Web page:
Mediterranean migrant crisis: 'If Europe thinks bombing boats will stop smuggling, it will not. We will defend ourselves,' says Tripoli PM

In an exclusive interview, Khalifa al-Ghweil, the Prime Minister of Libya Dawn – which controls much of the country including the capital Tripoli – tells Kim Sengupta why he thinks the EU is making things worse for his country

Kim Sengupta
Friday 29 May 2015 08:28
Migrants from sub-Saharan Africa hoping to board boats to Europe wait at a detention centre in Tripoli
Migrants from sub-Saharan Africa hoping to board boats to Europe wait at a detention centre in Tripoli

The defeat of Muammar Gaddafi and his regime after four decades of often brutal rule could not have been achieved without Western air support largely orchestrated by David Cameron and Nicolas Sarkozy.

In the chaotic aftermath, Britain, France and the international community walked away. Now the European Union is proposing action once more. But this is not to help Libya, but protect the borders of Europe from African and Arab migrants, using Libya as a battleground against heavily armed trafficking gangs if necessary.

That is the view of many in Libya and Prime Minister Khalifa al-Ghweil is convinced that this is exactly the wrong approach. “The answer is not to carry out unauthorised attacks, bomb boats, but to take part in dialogue to talk to each other and solve this problem which concerns both us and Europe. Surely that is the logical thing to do.”

Mr Ghweil expressed his concern as the European Union revealed that its ships and aircraft were operating closer to Libya than ever before. Fabrice Leggeri, the director of the organisation’s border agency, Frontex, stated that they “are approximately 80 nautical miles from the Libyan shore”. They may have to go in even closer, he continued, as “most rescue emergencies happen 40 nautical miles from Libya”.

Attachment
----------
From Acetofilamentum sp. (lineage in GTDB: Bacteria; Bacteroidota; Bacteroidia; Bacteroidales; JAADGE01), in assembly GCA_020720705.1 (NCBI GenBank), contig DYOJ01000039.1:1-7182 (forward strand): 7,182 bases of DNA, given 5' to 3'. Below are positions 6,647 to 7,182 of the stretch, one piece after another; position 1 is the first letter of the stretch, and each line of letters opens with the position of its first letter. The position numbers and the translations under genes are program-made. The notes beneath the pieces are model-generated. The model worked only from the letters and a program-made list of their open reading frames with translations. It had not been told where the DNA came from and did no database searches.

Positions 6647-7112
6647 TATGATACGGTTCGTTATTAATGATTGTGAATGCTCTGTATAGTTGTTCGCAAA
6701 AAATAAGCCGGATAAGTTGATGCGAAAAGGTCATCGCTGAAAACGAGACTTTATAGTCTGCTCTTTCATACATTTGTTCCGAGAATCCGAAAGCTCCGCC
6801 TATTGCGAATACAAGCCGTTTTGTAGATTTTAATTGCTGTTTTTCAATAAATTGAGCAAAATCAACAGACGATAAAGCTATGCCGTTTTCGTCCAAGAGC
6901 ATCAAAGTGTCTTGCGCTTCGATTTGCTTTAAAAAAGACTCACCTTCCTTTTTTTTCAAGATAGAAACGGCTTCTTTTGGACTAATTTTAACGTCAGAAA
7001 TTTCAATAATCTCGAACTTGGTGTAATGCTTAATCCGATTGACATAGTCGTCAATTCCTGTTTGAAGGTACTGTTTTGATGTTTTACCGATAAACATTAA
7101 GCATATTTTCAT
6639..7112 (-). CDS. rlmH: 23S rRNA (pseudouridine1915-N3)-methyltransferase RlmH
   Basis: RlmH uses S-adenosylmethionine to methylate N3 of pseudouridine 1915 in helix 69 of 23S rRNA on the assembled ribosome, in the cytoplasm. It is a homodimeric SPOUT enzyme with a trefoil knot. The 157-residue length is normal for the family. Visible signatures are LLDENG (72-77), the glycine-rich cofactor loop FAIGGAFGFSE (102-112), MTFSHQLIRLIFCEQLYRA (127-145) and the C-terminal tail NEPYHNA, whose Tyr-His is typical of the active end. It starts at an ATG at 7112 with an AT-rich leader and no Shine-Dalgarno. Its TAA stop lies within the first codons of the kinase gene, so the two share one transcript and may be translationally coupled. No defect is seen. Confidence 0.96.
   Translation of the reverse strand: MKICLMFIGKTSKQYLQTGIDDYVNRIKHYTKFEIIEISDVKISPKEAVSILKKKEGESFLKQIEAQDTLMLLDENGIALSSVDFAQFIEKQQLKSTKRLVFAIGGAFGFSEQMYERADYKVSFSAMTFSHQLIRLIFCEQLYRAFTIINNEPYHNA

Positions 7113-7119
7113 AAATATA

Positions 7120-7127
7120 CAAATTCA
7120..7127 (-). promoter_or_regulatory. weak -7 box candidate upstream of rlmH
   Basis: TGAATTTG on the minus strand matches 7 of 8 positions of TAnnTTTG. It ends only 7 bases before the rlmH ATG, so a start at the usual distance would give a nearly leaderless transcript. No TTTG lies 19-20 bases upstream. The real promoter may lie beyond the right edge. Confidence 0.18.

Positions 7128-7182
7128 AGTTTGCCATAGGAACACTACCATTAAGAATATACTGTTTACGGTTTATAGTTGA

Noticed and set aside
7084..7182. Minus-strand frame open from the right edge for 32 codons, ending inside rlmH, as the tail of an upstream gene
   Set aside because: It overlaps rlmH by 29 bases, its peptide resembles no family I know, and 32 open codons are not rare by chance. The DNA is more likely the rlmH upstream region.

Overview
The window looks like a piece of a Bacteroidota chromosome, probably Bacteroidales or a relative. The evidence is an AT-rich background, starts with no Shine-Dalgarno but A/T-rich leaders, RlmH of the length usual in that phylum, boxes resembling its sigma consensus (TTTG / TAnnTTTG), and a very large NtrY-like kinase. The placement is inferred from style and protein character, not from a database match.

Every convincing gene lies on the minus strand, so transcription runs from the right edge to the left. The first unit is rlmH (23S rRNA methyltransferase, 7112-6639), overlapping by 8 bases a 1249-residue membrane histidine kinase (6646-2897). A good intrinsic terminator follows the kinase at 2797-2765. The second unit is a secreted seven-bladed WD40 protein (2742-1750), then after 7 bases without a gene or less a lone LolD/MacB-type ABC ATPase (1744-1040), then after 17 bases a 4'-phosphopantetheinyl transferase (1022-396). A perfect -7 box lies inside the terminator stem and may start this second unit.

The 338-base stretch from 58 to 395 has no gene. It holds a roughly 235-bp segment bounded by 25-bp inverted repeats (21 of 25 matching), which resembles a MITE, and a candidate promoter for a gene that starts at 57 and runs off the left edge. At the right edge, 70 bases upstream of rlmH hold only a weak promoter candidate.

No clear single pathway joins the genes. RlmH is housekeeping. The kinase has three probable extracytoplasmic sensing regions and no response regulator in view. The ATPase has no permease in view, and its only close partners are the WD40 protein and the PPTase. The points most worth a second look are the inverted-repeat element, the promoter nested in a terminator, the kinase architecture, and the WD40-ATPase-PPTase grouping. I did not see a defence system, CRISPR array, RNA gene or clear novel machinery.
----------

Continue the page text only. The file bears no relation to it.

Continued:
As well as concern over refugees, there is alarm in the US and Europe about the growing presence of Isis in Libya, with the group taking over cities including Sirte, Muammar Gaddafi’s birthplace, and carrying out mass beheadings and suicide bombings.

But the international community does not recognise the Libya Dawn government, headed by Mr Ghweil, formed after the country divided last year following fierce fighting in Tripoli. It was the latest in the rounds of blood-letting which had followed the revolution and the fall of the regime. Instead, a rival administration, based in Tobruk, is regarded as the legitimate government. However, the European Union has not consulted it either.

Prime Minister Khalifa al-Ghweil says the EU is compounding the problem by not co-operating with his administration

The sources of migration are found in the west of the country, where the Tripoli administration’s remit supposedly runs. Mr Ghweil maintained: “Europe and America should recognise our National Salvation Government: we control 85 per cent of the country where these issues are taking place. What is the point of them dealing with the Benghazi government? The West needs to talk to us or these problems, about migration, about Daesh [Isis], to make sure the situation does not become worse for them.”

The Tobruk Prime Minister, Abdullah al-Thinni, survived an assassination attempt earlier in the week when a convoy of cars he was travelling in was ambushed. “That just showed that people in those parts don’t like them either”, said Mr Ghweil.

The revolution of 2011 was followed by a disintegration of the political process, instability, violence and fiefdoms carved out by rival militias. An exodus has followed of foreign businesses, aid organisations, diplomats and the UN. Almost all the foreign embassies have now pulled out of Tripoli.